When FromSoftware releases a new game, you know two things: One, it will be very difficult, and two, you might break a controller or two. The studio behind Demon’s Souls, Dark Souls, and Bloodborne is back with a new game, Sekiro: Shadows Die Twice, and FromSoft has delivered yet another stupidly hard masterpiece that you either love or hate. I like a good challenge and I particularly like games that challenge me. Sekiro does that in spades, and makes for not only an amazing video game experience, but one of the best gaming experiences I’ve had in years.
Sekiro: Shadows Die Twice is the story of a shinobi named Wolf, who is tasked by his master, Owl, with protecting a young lord, the Divine Heir Kuro. The shinobi is ambushed by a samurai who kidnaps Lord Kuro. The battle ends with Wolf having his arm cut off and being left for dead, but his drive to protect his lord — and with the help of a mysterious sculptor, the shinobi is brought back to life with an upgradable prosthetic arm to seek vengeance.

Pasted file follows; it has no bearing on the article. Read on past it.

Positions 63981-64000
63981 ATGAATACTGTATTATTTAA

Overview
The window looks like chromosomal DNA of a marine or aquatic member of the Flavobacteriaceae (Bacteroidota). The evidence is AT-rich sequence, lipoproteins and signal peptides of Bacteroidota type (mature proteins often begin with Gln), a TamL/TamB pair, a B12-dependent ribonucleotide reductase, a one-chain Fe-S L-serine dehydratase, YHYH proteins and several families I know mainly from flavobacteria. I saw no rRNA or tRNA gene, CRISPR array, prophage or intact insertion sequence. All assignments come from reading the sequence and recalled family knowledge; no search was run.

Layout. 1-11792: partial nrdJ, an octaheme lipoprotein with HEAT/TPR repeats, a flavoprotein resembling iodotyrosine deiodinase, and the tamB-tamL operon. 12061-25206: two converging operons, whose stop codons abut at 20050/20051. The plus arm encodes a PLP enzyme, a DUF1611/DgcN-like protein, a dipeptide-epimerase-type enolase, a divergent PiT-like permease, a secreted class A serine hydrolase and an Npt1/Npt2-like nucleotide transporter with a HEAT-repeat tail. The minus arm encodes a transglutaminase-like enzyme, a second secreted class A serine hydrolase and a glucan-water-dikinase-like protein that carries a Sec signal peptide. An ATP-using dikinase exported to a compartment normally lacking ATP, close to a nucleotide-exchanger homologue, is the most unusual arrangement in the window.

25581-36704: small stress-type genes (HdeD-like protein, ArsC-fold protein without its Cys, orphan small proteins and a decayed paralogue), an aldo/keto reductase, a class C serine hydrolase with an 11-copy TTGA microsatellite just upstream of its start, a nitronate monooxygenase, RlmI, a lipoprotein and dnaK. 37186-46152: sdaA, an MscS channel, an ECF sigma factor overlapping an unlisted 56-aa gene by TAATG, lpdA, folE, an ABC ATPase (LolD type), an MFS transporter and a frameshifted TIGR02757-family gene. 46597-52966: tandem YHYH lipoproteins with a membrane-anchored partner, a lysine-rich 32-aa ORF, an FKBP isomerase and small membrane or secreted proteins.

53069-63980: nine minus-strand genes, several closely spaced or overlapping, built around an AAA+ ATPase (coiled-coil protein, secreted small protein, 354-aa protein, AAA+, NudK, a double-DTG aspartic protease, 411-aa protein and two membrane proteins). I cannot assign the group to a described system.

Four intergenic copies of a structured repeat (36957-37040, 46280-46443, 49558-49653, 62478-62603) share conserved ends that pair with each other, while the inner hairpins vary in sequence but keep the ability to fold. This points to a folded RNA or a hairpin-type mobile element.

Thus begins Wolf’s journey across four regions on Sengoku period Japan as he wreaks havoc on the samurai’s co-conspirators and foot soldiers, leading up to some ridiculous boss battles and a story that twists and turns with just the right amount of torque to create a compelling journey, not only for Wolf, but for the player as well. Sekiro: Shadows Die Twice is probably FromSoftware’s best attempt at a long form narrative to go with their stunningly difficult combat, and it works. The story serves its purpose and isn’t bogged down in flashy CGI cut scenes and over-the-top exposition. At its core, Sekiro: Shadows Die Twice is still a story about fighting, and for that, FromSoft has never been better.